GSLV Mk I
Launch vehicle GSLV Mk I
Launch site Satish Dhawan Space Centre, India
Date/Time 2006-07-10 12:08 UTC
Description First stage failure
Cause Defunct strap-on booster
Payload INSAT-4C
Desired orbit Geostationary transfer orbit


A defective propellant regulator of a strap-on motor caused the failure of ISRO's Geosynchronous Satellite Launch Vehicle (GSLV) F02 mission on 10 July 2006, according to the Failure Analysis Committee (FAC).

The primary cause for the failure was the sudden loss of thrust in one out of the four liquid propellant strap-on stages (S4) immediately after lift-off at 0.2 seconds. With only three strap-on stages working, there was significant reduction in the control capability. However the vehicle attitude could be controlled until about 50 seconds. At the same time the vehicle reached the transonic regime of flight and the vehicle attitude errors built up to large values, resulting in aerodynamic loads exceeding the design limits thus leading to break up of the vehicle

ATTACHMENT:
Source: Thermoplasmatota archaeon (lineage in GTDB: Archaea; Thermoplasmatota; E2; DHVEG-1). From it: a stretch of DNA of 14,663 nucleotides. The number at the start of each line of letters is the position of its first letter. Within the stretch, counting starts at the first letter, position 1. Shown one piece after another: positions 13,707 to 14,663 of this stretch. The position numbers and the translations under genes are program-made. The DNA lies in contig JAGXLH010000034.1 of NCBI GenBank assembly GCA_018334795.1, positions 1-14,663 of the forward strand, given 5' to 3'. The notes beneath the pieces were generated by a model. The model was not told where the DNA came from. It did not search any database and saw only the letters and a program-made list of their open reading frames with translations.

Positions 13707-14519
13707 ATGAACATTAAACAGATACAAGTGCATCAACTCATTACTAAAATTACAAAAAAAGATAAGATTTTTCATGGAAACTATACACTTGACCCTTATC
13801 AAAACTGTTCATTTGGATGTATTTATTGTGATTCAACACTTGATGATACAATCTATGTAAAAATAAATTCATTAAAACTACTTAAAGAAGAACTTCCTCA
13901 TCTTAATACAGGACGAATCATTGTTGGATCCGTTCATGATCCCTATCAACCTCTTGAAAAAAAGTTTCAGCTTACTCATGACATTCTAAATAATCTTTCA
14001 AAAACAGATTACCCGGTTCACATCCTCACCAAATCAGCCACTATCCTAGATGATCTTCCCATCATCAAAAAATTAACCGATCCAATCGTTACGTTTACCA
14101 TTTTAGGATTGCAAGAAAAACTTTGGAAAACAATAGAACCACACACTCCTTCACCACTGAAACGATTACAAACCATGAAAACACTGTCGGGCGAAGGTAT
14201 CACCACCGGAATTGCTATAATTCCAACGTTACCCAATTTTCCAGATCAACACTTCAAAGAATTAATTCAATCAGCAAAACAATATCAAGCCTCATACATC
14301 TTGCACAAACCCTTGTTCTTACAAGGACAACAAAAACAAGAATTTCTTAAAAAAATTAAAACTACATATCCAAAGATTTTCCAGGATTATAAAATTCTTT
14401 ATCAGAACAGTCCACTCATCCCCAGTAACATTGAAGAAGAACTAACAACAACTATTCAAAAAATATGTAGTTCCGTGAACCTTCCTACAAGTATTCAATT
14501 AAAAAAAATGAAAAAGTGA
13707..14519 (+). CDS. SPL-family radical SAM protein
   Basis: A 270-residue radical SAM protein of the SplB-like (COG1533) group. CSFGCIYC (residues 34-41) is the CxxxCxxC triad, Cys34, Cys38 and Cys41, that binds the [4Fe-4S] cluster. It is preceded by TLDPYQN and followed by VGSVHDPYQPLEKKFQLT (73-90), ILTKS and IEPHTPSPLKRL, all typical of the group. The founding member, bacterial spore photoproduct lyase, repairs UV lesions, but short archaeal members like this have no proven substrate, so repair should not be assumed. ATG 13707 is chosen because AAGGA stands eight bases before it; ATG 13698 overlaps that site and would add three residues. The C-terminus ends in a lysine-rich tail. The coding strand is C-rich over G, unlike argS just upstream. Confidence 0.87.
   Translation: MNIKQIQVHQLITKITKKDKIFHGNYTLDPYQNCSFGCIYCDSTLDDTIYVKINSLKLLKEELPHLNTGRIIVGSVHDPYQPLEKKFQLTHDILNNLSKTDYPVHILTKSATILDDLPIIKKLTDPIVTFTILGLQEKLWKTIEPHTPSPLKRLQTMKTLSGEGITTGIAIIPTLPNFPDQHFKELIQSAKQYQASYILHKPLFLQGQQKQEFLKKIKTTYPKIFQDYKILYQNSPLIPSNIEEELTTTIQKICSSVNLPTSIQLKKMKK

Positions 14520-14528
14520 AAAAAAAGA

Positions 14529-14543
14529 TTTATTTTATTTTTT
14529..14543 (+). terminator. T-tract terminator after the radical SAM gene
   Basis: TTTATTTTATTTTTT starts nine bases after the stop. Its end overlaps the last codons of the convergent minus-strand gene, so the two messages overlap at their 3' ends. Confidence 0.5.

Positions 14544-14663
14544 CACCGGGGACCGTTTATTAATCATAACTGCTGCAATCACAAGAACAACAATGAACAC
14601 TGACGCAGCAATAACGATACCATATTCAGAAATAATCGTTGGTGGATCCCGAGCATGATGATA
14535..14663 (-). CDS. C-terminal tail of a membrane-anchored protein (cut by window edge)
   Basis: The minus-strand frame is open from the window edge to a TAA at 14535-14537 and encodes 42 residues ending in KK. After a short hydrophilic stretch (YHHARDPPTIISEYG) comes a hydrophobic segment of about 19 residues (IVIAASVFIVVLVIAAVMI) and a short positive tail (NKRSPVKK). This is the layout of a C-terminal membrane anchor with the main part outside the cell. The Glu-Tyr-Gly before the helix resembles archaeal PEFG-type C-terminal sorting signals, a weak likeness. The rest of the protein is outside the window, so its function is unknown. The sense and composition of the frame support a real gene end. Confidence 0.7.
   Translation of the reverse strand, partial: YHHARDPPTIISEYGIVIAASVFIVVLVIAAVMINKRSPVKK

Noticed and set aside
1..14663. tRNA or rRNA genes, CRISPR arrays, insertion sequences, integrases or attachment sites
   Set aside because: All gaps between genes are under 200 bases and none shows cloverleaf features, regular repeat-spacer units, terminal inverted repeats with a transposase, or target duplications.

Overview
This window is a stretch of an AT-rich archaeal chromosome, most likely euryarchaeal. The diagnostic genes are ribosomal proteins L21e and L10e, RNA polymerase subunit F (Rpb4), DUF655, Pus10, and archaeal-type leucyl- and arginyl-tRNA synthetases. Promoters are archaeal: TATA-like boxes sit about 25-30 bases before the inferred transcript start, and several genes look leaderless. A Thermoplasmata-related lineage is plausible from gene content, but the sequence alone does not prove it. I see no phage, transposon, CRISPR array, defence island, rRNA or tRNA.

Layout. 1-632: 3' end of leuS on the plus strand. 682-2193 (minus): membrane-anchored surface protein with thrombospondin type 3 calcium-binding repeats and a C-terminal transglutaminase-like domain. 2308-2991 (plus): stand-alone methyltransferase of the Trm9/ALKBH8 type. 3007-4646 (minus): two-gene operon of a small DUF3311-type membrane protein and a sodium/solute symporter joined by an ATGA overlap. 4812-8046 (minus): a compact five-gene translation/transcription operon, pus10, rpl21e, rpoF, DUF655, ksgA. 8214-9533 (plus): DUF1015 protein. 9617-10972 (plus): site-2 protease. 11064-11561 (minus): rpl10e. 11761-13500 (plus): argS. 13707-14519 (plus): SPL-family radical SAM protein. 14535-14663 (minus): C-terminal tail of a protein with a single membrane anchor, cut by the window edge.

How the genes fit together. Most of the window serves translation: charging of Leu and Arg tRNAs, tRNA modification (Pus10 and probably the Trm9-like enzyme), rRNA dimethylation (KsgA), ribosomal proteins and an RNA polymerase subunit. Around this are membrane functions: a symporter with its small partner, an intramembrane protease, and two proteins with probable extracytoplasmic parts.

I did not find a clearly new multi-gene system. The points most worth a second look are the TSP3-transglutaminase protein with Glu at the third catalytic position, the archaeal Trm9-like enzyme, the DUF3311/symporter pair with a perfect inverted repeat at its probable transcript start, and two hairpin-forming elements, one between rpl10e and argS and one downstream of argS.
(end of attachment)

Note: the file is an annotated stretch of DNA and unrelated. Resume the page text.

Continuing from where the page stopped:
The thrust of the liquid engines used in the strap-on stages is precisely controlled by a set of regulators. Detailed analyses have indicated that in the S4 engine the thrust control was not effective. Instead of stabilising at 5.85 MPa (Mega Pascal) chamber pressure, it reached 7.11 MPa at 2.8 seconds. This was much beyond the design limits and the engine failed at 0.2 seconds after lift-off, that is 5 seconds after its ignition.

The reason for this malfunction could be an inadvertent error in manufacturing of the propellant regulator, which escaped the subsequent inspection, and acceptance test procedures. This regulator has functioned satisfactorily in all the previous 50 engines manufactured and tested so far.

The FAC has concluded that the design of GSLV is robust and recommended implementation of strict control on fabrication, inspection and acceptance procedures. ISRO said that the FAC conclusions and recommendations have been accepted and necessary action has been initiated to implement all of them.

Last updated: 06 September 2006

Launch Failures Chronology